Being named an executor of a will can be an honour. It can also be a big hassle. But as an executor, you should bear in mind there are legal duties and responsibilities, as well as carrying out the wishes of the deceased.
There are some things you should not do, as an executor of the estate of someone:
1. You should not ignore requests for information.
It is your duty to keep people informed. Being an executor is not about having “power” and “control.”
2. You should not switch out property.
If you, or your spouse convinces you, to switch property, while claiming it was the property of the estate, but you are switching it for your own property that is of lesser quality/value, this is outright unethical and pretty disgusting.
Not only is it disgusting and immoral, it is fraud. You could face legal issues if you switch property for your own, and claim it was property of the estate.
3. You Ought Not To Have Items For Your Own Pleasure When It’s Clear It Should Go To Others Or Be Shared With Others.
As an executor, it is not your right to have access to property or information and use it for your own pleasure, while others are waiting. This is also disgusting and hurtful.
There is no defense for this sort of behaviour, but is a sign of a mind that does not care about ethics.
If you are a person that on the outside, tries to give the impression you are an ethical, moral, upright person, but are engaging in trickery, lies, lack of communication with others, you are actually even more immoral than those who make no claims regarding ethics.
If after years, your actions lead others to have no other option but to seek out their own legal advice, and pay for that, you need to check your mind and your values. Legal action is a last resort – but if you leave not many other options, it could be quite costly – to you as well.
If you know the intent of the deceased, even though it may not be explicitly stated, you should carry out the intent, and not try to be a control freak. This is not a “duty” of an executor to be a control freak in regard to others, but instead, you ought to be a control freak about the inventory, fully disclosing information, and disclosing in a timely manner.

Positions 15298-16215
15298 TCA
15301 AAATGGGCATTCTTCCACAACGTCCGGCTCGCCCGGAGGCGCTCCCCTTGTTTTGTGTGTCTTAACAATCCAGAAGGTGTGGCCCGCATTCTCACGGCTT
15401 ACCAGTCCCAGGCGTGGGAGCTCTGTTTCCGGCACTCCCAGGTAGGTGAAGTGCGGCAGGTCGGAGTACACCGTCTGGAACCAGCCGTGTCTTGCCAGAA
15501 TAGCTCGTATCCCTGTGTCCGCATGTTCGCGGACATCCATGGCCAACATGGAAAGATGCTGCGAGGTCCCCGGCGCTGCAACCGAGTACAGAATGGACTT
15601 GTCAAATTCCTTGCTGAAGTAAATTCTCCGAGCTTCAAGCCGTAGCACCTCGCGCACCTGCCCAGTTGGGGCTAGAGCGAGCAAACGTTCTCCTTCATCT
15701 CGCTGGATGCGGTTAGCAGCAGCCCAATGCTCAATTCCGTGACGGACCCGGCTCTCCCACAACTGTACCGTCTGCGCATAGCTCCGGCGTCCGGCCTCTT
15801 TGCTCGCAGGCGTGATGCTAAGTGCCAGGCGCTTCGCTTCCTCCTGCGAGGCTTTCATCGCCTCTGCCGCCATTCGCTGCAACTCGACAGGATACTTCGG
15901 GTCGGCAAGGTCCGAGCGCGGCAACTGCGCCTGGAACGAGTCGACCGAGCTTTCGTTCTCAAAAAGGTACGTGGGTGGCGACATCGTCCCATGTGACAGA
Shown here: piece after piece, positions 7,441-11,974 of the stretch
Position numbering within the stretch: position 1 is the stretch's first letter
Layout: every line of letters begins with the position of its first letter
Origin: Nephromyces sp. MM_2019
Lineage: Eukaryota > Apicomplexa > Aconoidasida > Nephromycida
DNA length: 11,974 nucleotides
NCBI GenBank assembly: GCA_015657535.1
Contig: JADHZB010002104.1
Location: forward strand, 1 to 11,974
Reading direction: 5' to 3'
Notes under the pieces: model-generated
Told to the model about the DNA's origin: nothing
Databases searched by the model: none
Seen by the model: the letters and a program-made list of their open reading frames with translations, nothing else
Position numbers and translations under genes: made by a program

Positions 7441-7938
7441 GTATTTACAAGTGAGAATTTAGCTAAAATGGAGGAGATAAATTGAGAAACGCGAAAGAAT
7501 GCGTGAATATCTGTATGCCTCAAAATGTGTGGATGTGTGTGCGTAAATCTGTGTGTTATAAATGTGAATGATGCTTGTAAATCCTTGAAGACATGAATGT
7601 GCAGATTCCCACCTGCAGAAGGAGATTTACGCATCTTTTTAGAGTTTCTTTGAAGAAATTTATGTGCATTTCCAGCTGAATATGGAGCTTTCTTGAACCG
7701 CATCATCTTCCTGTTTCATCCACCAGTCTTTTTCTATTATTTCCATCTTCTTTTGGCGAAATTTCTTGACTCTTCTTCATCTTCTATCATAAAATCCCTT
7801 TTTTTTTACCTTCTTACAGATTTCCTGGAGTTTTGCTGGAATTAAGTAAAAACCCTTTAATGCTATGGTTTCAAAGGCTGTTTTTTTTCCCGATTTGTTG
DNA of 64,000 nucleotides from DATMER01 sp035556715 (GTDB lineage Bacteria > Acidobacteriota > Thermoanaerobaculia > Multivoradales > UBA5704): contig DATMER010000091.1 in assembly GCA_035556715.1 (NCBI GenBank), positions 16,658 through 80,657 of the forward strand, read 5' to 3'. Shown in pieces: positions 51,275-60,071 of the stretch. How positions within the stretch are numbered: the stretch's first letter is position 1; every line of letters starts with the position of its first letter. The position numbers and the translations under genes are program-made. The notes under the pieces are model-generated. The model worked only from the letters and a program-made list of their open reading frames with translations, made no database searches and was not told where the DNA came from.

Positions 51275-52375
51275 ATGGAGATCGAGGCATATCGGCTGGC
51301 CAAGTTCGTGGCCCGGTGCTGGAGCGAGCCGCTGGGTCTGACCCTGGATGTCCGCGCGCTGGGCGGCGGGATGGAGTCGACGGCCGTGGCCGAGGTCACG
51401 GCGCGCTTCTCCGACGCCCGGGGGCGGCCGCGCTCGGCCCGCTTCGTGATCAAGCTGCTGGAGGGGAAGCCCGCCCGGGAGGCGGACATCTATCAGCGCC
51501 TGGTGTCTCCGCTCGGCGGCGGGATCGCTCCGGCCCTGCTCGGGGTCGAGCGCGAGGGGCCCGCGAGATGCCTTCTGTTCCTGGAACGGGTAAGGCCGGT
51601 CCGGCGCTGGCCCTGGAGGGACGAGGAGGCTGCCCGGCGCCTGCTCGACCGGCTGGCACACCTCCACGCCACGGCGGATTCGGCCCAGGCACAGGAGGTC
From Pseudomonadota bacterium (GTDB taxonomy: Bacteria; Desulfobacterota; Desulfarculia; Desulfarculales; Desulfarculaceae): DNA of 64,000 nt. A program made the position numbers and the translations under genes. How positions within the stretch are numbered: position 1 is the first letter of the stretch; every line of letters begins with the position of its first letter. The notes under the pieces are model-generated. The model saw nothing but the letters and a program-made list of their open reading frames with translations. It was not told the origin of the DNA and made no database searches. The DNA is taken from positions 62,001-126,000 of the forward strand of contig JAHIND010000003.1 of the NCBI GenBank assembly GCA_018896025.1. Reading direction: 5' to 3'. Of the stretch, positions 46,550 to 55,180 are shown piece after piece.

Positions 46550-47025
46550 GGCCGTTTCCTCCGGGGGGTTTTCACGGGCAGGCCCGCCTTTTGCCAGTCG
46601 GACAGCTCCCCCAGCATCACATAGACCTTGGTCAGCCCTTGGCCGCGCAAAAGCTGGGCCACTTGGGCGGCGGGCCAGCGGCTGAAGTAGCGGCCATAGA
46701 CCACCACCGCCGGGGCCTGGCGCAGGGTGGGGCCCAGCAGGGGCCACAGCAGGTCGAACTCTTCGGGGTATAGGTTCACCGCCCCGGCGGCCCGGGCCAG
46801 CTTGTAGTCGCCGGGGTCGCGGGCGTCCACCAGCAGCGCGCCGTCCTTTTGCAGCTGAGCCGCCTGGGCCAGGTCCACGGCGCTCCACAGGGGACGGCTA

4. You Don’t Keep Stuff Or Information For Your Own Personal Hobbies.
While it is tempting, you ought not to keep information or items to yourself, that ought to be shared, for your own personal interests or pleasure, until you have first shared it with others directly involved and interested. This is so very basic – and ought to be recognized by any moral mind.
If you have been a person that has judged others, claimed some morality for yourself in the past, but has switched out property, holds back on information and the sharing of items for your own pleasure or hobbies, refuse to acknowledge the intent of the deceased and that has been known for decades, has advised others in the past to “Get back to the God of your ancestors,” – then you should be a person on your own knees begging for forgiveness for your hurtful and unethical ways to the God of your ancestors.
Maybe, if you are reading this, you think it is funny – or you feel hurt for being called out. Think about the hurt upon the discovery of property being switched, the lack of communication, the requests for information that go ignored, and the realization that while others are waiting, your using your role as executor for your own pleasure, while even taking expense payments.
Others agreed to put their trust in you. Screwing that up not just once, but a few times – results in very bad blood.
Govern yourself accordingly, if you have been named an executor of a will and carry out the role.
If you want to be trusted, then act in ways, all the time, especially when it involves others, in a way that is trustworthy. It’s pretty simple.
You are the caretaker of the wishes of the deceased. Not your own personal ambition, pleasures, and ego.